Sorry guys, this one is not Houston-based, but i'm confident that you will forgive me once you check out the awesome Jen Stark. Jen is originally from Miami, Florida, but her reach has spread far beyond her home city with major shows in New York, Los Angeles, Miami, Chicago, Thailand and Canada. Her work is included in the Smithsonian American Art Museum, the West Collection, Crystal Bridges Museum of American Art, the Museum of Art Fort Lauderdale and MOCA Miami among others.... I could go on and on about her impressive CV, but for now I think i'll leave it there!
Stark is a contemporary multi-media artist whose primary medium is... paper! Yup, you heard me. She works with acid-free paper to create intricate and kaleidoscopic stand-alone sculptures by cutting away at (or simply layering and arranging) thousands upon thousands of layers of multi-colored paper using only an x-acto knife and foam or wood supports to achieve the end results. In a recent interview with Contemporist, Stark revealed the more complex compositions can take several weeks or even months (as well as the help of several assistants) to complete. Her 3D works are hand-cut, often large-scale, and consequently fairly tedious to create, but this is a labor of love, and it shows.
Stark's sculptures have a hypnotizing effect, with endlessly repeated geometric patterns giving the viewer the sense that the piece extends infinitely beyond the gallery's floor to a world beyond. They seem to glow from within, and one can almost believe that something magical is hidden just a few feet out of sight. Stark graduated from Maryland Institute College of Art with a minor in animation, and her talent for capturing movement is clearly evident in everything she does. Her work is intended to transform the simple into the complex, i.e. paper into a vortex of color and movement. It is, according to scribol.com, inspired by forms in nature, as well as her family background in medicinal practices such as cross-section cutting, MRI scans and X-rays.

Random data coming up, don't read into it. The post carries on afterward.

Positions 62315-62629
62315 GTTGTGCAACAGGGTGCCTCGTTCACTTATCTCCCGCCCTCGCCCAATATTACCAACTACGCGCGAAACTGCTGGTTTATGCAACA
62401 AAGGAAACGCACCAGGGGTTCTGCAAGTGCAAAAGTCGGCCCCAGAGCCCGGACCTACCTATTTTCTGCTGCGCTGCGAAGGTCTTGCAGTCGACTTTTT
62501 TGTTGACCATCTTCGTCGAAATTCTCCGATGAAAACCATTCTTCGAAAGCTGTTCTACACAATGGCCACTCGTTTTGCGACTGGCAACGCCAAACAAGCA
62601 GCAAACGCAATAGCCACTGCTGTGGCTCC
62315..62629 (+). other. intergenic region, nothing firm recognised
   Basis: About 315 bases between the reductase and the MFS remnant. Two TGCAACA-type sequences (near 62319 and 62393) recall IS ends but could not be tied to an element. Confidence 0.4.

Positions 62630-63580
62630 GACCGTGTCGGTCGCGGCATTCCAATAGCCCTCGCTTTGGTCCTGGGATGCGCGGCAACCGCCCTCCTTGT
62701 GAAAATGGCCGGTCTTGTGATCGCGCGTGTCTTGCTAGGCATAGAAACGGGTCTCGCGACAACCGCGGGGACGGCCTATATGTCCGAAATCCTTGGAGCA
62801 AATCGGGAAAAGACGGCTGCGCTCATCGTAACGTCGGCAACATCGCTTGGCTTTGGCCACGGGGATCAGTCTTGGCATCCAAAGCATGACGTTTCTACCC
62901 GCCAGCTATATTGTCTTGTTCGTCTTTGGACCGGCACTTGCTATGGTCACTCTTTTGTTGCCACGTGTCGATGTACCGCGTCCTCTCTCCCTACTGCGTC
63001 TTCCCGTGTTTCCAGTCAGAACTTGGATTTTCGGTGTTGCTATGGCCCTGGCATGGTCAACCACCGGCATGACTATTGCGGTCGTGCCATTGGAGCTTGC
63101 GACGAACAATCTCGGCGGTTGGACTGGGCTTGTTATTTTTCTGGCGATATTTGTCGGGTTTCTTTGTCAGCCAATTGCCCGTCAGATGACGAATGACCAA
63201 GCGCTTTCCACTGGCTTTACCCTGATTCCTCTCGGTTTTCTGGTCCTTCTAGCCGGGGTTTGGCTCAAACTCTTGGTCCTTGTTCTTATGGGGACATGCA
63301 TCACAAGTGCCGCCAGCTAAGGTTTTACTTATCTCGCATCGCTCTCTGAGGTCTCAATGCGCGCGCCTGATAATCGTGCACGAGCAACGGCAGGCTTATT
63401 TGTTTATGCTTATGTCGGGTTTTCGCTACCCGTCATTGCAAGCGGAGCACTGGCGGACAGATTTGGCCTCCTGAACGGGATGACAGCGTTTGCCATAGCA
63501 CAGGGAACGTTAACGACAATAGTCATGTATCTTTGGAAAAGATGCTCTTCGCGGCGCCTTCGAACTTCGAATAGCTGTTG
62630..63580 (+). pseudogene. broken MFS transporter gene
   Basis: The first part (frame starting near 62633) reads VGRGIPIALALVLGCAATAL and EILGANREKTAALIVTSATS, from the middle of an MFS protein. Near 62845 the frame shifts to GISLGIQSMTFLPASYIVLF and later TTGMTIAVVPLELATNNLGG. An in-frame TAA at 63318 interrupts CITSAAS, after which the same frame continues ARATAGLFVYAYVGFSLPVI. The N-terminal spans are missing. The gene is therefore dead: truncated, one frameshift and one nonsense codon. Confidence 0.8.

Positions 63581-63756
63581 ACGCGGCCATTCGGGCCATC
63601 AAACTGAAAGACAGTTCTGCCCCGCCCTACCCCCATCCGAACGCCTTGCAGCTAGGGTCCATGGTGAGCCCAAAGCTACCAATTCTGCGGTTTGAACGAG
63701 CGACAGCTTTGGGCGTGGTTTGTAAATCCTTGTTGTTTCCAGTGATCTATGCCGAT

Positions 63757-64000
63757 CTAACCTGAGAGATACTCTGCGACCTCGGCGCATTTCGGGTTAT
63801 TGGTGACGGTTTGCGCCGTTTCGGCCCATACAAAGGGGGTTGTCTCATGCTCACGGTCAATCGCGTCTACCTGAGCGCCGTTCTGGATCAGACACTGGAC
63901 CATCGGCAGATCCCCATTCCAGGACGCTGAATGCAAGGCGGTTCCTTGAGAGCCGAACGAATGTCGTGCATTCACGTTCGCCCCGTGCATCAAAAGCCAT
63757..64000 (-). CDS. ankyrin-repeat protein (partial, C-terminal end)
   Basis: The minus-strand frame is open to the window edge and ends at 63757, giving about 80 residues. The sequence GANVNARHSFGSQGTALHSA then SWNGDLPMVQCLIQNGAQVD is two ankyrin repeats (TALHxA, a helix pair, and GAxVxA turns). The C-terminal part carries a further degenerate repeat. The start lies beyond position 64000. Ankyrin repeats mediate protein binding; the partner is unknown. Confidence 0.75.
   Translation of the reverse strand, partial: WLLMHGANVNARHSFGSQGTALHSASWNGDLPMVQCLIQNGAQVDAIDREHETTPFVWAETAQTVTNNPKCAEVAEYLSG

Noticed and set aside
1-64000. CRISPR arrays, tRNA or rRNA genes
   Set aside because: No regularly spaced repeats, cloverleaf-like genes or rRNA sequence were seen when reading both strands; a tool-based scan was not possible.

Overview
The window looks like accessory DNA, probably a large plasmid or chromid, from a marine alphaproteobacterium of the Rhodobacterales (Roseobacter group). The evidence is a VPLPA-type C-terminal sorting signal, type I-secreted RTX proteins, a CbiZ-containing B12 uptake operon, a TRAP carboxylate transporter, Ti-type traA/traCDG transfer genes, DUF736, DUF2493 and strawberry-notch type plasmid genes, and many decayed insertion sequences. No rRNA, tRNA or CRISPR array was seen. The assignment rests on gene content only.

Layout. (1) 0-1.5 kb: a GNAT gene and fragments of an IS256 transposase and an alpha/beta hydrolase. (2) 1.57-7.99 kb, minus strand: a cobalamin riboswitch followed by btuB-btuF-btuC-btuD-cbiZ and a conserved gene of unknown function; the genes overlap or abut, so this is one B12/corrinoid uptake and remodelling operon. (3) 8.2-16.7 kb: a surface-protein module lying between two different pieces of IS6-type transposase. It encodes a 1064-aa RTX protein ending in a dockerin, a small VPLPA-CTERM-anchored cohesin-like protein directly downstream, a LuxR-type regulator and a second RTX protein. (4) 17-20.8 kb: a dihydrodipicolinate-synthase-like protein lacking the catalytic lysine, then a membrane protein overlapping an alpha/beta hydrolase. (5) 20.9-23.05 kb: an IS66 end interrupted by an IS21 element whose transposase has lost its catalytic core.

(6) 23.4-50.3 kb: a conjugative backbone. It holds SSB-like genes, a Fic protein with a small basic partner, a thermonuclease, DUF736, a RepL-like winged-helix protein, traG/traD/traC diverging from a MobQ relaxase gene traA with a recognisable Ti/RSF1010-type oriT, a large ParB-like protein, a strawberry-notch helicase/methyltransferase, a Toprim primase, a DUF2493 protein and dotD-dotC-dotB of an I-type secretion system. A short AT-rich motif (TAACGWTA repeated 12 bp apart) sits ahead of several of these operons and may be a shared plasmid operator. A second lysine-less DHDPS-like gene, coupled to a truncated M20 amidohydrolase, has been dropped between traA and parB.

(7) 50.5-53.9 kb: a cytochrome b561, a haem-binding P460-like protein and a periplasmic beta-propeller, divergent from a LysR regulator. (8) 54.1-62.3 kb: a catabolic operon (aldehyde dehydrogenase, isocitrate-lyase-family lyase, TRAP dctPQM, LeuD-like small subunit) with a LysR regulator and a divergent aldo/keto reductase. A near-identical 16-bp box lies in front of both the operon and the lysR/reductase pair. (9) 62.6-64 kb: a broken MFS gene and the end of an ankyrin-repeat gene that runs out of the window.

Stark is not limited to sculpture either, in fact her work translates remarkably well to 2D. Her 3D pieces may get all the glory, but her latex or acrylic painted murals are eye-catching in their own right. The same use of color and geometric pattern that makes her sculptures seem to take on a life of their own gives any surface that Stark touches a depth and movement that belies the flat surface lurking underneath.
All in all, this girl is a breath of fresh air - truly talented, driven, and refreshingly unique.
One of Jen's large paper sculptures "Meltdown" (6ft x 8ft / 2012 / acid-free paper, glue, wood) is currently on display at the Kemper Museum of Contemporary Art in Kansas City, so if you happen to be nearby, I suggest you go check this out. If not, you can follow Jen's latest news on Facebook or Instagram.
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